By request, I return again to the much-misunderstood topic of hydrogen embrittlement. One reader asked how I could by so certain that hydrogen embrittlement was the cause of the failure of his springs without even examining them. Another has asked for clarification of the fracture appearance when a SiCr spring had failed by this mechanism because his customer mistakenly believed that the fracture had to be intergranular.
To provide the information requested, I have now examined the spring that I was sure had failed by hydrogen embrittlement. The results are presented here in a simplified format, similar to one of the Institute of Spring Technology’s (IST) failure-analysis reports.
Three broken extension springs without hooks were supplied to IST, and it was understood that they had been made from 4.0 mm diameter (0.160 in.) ASTM A401 (SiCr) wire that had been coiled, stress relieved in-line at 400 degrees C (750 degrees F) for 10 minutes and ground. The corrosion protection specified was chemical blacking and oiling, a process that was sub-contracted. Chemical blacking is an alkaline process that would give no risk of hydrogen evolution. An occasional broken spring had been found in one or two batches over the years, but these were sorted out. Now though, the end user had reported that three springs from one batch had been found broken within one day of assembly, and so the cause had to be investigated.
Visual examination revealed that all the fractures were within central coils, and the fracture shape was indicative of a combination of bending and torsional stress with fracture initiation at the inside surface. On a binocular microscope, it could be seen that 80% of the fracture surface had been chemically blacked and that one of the springs had a crack (Figure 1) that was initially at about 60 – 70 degrees to the wire axis.
Optical metallography revealed that the wire had a structure of tempered martensite, and the surface defects and partial decaburization were slight, being less than 1% of the wire diameter. The hardness was 560Hv10, which is as expected for this wire size and grade.
Scanning electron microscopy confirmed that the fracture was covered in chemical blacking, which was cleaned off electro-cathodically. Then the fracture mechanism was observed to be intergranular initially (Figure 2), with gaping grain boundaries. Traversing across the fracture surface, away from the origin, it became gradually more ductile with quasi-cleavage and microvoid coalescence fracture (Figure 3) appearing in ever increasing proportions until the final overload failure. This had no blacking on it to start with and was mostly ductile microvoid coalescence but still with some quasi-cleavage (Figure 4). To plagiarize a famous lager advertisement, “Only hydrogen embrittlement can do this,” i.e. cause a progressively changing fracture appearance from brittle through quasi-cleavage to ductile.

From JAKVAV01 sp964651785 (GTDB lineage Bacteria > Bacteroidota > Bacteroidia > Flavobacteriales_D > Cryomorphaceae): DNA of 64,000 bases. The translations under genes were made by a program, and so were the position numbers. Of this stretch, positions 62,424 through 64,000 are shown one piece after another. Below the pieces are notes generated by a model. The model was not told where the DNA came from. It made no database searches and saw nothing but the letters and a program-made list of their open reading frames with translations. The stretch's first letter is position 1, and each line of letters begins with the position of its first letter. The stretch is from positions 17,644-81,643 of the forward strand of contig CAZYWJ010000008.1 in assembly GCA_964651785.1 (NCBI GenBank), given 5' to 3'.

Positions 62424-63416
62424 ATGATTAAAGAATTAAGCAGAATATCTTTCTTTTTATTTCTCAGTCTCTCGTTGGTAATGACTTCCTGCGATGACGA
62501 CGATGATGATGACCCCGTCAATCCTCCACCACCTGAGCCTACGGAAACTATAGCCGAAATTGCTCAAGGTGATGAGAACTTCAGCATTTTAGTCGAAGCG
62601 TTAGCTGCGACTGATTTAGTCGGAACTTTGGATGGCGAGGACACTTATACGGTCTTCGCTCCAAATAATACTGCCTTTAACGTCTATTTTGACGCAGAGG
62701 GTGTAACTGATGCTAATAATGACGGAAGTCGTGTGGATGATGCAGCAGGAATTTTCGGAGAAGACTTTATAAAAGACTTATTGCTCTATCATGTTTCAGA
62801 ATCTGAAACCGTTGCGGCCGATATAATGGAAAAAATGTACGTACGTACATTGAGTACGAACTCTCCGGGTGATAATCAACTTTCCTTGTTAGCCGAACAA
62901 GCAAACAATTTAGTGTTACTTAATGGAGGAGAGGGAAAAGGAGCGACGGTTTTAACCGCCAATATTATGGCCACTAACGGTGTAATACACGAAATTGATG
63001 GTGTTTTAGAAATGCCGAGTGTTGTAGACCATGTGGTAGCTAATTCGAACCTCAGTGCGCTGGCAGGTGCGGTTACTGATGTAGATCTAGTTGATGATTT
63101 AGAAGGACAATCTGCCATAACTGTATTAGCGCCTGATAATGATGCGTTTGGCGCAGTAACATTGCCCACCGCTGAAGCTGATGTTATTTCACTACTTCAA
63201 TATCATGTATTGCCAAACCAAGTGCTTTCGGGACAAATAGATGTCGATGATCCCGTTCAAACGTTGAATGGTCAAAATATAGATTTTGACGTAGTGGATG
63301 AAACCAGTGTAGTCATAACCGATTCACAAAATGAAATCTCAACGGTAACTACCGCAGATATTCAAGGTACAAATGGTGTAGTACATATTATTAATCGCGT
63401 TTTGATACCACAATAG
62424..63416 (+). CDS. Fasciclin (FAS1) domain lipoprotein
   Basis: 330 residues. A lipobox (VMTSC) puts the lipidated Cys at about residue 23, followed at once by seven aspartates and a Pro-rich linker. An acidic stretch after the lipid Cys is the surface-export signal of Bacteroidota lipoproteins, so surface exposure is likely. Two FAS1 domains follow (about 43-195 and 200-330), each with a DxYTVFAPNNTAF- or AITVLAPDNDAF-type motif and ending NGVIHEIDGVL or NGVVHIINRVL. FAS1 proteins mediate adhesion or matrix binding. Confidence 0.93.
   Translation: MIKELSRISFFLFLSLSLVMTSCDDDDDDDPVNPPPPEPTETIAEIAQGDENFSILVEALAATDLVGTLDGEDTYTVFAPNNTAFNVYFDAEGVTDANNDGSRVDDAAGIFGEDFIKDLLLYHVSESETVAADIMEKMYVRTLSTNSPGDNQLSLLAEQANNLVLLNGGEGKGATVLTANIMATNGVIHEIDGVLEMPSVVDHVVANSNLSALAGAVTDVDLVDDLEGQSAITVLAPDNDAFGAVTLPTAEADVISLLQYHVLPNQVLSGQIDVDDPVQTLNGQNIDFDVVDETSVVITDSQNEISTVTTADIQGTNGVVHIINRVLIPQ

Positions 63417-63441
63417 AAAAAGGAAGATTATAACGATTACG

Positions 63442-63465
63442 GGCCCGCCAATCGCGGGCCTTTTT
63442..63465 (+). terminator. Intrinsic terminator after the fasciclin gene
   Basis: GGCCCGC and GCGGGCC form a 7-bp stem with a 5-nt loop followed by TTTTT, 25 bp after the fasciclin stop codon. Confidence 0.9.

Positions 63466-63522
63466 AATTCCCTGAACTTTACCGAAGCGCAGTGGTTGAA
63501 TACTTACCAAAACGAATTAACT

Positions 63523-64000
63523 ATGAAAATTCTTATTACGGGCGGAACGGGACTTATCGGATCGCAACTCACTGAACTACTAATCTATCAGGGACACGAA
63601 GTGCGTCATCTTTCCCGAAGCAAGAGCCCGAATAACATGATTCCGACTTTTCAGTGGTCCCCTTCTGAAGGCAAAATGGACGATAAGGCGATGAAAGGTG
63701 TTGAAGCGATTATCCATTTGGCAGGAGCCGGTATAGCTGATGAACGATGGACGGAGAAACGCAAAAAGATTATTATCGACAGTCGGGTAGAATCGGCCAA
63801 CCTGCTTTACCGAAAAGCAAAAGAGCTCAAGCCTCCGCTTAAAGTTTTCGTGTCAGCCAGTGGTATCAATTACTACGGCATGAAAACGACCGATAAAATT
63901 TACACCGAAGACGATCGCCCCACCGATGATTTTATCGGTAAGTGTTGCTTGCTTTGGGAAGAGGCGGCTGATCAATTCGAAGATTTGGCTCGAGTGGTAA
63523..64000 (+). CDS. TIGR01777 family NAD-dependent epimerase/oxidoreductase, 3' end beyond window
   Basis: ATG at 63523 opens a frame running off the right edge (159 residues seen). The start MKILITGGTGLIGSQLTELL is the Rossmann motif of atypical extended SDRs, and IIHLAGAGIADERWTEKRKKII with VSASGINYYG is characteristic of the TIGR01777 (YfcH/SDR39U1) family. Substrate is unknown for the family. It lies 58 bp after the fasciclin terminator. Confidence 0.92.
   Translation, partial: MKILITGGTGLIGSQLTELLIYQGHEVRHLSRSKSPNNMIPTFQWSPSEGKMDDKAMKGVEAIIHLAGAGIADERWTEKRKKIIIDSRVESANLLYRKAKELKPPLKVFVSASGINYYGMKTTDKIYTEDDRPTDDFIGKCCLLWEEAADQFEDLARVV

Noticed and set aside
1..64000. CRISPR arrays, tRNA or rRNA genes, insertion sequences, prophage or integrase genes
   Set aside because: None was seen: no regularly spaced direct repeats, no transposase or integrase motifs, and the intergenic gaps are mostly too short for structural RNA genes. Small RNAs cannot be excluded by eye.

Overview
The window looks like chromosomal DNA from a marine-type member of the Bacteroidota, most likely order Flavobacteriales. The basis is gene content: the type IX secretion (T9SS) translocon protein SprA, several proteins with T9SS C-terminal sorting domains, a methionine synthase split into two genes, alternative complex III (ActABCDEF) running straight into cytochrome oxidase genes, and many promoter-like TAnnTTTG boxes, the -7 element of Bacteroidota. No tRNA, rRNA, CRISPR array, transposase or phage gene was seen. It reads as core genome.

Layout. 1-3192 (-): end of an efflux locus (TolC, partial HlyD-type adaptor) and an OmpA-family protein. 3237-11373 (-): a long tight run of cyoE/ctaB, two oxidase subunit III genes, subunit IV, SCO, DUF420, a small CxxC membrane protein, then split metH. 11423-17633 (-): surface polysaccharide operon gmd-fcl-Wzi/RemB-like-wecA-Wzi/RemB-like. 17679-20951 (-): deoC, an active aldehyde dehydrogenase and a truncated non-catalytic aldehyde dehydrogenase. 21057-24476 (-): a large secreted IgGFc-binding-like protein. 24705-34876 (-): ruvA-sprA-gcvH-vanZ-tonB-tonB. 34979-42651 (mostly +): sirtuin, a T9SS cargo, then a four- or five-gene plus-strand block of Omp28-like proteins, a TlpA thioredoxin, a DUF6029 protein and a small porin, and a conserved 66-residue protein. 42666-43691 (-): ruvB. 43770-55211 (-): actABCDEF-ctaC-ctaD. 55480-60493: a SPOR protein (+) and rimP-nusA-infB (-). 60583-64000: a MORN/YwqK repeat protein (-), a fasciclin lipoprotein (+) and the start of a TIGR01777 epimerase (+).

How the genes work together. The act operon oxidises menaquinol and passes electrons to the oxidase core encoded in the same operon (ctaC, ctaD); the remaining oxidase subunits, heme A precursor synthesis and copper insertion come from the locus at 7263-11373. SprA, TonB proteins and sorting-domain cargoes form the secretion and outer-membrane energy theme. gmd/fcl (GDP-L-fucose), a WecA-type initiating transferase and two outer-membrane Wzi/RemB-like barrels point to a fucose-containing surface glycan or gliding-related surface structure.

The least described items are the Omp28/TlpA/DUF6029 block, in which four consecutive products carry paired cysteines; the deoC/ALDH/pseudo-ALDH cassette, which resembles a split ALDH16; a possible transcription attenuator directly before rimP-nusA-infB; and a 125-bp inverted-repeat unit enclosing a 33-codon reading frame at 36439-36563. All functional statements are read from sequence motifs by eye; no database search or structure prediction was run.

So, how could I be so sure that the spring had failed by hydrogen embrittlement without examining it? The spring had failed after a short time delay without having been used, which is characteristic of this fracture mechanism. There was another crack in one of the springs that was in a direction consistent with a combination of initial tension and residual bending stress. (If the crack had been at 90 degrees to the wire axis, halfway through the wire section and covered in temper oxide, then it might have been a coiling crack arising due to an undue delay between coiling and stress relief. However, it was not in the correct orientation and no temper oxide was observed.) Moreover, I could see blacking on most of the fracture surface. Finally, what I haven’t disclosed so far is that the process sheet for the chemical blacking included a brief dip in hydrochloric acid – an ideal process to induce hydrogen embrittlement, and there is no spring material more susceptible to it than SiCr.
The other question raised at the start of this Cautionary Tale concerned the fracture mechanism. The final overload here was by a mixture of quasi-cleavage and microvoid coalescence – hydrogen was still influencing the failure. The fracture mechanism of SiCr that is broken in a tensile test is 100% microvoid coalescence. Usually this grade fails by an intergranular mechanism when embrittled by hydrogen. However it is also possible that, in cases of slight embrittlement, the fracture will be mostly quasi-cleavage, much as it is when drawn pearlite structures are embrittled by hydrogen. The reader who wanted this confirmation was also certain that his customer’s SiCr springs had failed by hydrogen embrittlement because they had all the characteristics described herein, and the only fact that left uncertainty was the absence of intergranular fracture.
Mark Hayes is the Senior Metallurgist at the Institute of Spring Technology (IST) in Sheffeld, England. Hayes manages IST’s European Research Projects, the spring failure analysis service, and all metallurgical aspects of advice and training courses given by the Institute. Readers are encouraged to contact him with comments about this column, and with subjects that they would like to be addressed in future installments, by phone at (011) 44 114 252 7984 (direct dial), fax at (011) 44 114 2527997 or e-mail at email@example.com.